Primary Industries Minister Nathan Guy said he intends to send the ministry's acting director-general, Scott Gallacher, to China as early as this week to sit down with import and export officials and explain the false alarm.

"It's very important Accounting in HK, now that we've got the test results out there ... that the acting director-general goes up, and sits down with the (officials), takes them through it and reassures them all so that we can unlock some of the barriers we've got in trade," Mr Guy told TV One's Q&A programme on Sunday.

Fonterra notified the government of the potential contamination after its own testing identified two strains of bacteria, Clostridium botulinum and Clostridium sporogenes.

It asked state-owned AgResearch to test the product and the results came back as the more dangerous strain, botulinum.

However, registration of company in Hong Kong three weeks later the Ministry for Primary Industries released "definitive" results from its own testing which showed the bacteria to be Clostridium sporogenes, meaning there were no food safety issues.

But the scare and the product recall that followed caused confusion and delays in international exports.

"We're working on a market recovery plan," Mr Guy said.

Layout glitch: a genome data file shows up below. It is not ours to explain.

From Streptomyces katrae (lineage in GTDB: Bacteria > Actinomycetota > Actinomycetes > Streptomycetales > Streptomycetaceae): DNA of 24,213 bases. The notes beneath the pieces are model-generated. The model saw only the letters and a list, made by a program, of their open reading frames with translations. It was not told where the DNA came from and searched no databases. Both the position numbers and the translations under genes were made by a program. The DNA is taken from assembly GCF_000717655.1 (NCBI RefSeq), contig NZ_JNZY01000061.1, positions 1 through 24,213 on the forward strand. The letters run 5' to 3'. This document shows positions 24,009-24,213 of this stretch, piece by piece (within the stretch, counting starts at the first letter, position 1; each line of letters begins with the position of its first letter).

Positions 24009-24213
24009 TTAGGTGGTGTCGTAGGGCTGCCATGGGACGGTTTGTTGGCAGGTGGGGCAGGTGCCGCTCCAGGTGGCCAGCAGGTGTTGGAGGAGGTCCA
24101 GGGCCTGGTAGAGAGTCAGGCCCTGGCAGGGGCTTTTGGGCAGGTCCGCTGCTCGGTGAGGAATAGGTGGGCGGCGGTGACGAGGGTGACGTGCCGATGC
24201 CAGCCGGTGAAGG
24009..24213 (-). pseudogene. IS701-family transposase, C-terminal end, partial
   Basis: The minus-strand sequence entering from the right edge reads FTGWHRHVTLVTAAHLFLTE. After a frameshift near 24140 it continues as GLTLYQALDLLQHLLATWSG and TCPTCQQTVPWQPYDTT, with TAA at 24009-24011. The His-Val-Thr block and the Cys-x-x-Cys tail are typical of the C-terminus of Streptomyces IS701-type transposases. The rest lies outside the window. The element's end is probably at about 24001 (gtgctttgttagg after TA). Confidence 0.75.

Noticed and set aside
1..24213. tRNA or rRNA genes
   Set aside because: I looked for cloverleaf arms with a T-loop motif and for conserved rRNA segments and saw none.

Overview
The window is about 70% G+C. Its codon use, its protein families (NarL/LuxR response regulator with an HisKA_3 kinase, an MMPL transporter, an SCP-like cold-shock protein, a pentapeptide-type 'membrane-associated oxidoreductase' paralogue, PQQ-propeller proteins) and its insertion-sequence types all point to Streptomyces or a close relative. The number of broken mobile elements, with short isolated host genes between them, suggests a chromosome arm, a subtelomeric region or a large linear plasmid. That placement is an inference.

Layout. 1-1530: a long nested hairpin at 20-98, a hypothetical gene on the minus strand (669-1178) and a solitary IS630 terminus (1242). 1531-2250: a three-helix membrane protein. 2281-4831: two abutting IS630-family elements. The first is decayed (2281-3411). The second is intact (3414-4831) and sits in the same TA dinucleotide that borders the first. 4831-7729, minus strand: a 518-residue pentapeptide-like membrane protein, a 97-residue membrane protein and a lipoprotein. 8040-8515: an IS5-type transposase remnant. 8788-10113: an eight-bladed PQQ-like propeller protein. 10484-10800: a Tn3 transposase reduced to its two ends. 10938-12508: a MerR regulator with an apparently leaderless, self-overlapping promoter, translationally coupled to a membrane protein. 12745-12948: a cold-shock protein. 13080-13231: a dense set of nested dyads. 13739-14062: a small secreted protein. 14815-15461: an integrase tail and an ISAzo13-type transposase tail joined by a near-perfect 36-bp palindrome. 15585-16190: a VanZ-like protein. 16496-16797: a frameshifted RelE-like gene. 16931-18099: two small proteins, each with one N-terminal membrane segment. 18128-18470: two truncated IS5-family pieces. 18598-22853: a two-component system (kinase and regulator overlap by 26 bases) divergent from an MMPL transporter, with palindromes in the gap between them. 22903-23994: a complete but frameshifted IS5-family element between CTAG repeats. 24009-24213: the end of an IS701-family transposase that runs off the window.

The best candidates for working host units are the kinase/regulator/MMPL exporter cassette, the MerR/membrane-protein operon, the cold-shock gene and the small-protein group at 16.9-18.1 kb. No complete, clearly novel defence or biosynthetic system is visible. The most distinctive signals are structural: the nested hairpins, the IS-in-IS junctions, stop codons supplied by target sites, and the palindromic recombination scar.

"We're bringing together a collective response to look at where we need to put officials into markets first."

That collective involves Economic Development Minister Steven Joyce, Trade Minister Tim Groser, Foreign Affairs Minister Murry McCully and Mr Guy.

Prime Minister John Key has previously said Fonterra did the right thing in alerting the government to the potential contamination.

He says he won't visit China until all investigations into the incident have concluded.

Meanwhile, Mr McCully has visited Sri Lanka after Fonterra's local operations were temporarily shut down.

The suspension followed claims a fertiliser chemical was found in Fonterra products, a claim the company denies Business Registry Hong Kong.

"There is still considerable work to do to create greater certainty for our dairy trade in Sri Lanka," Mr McCully said.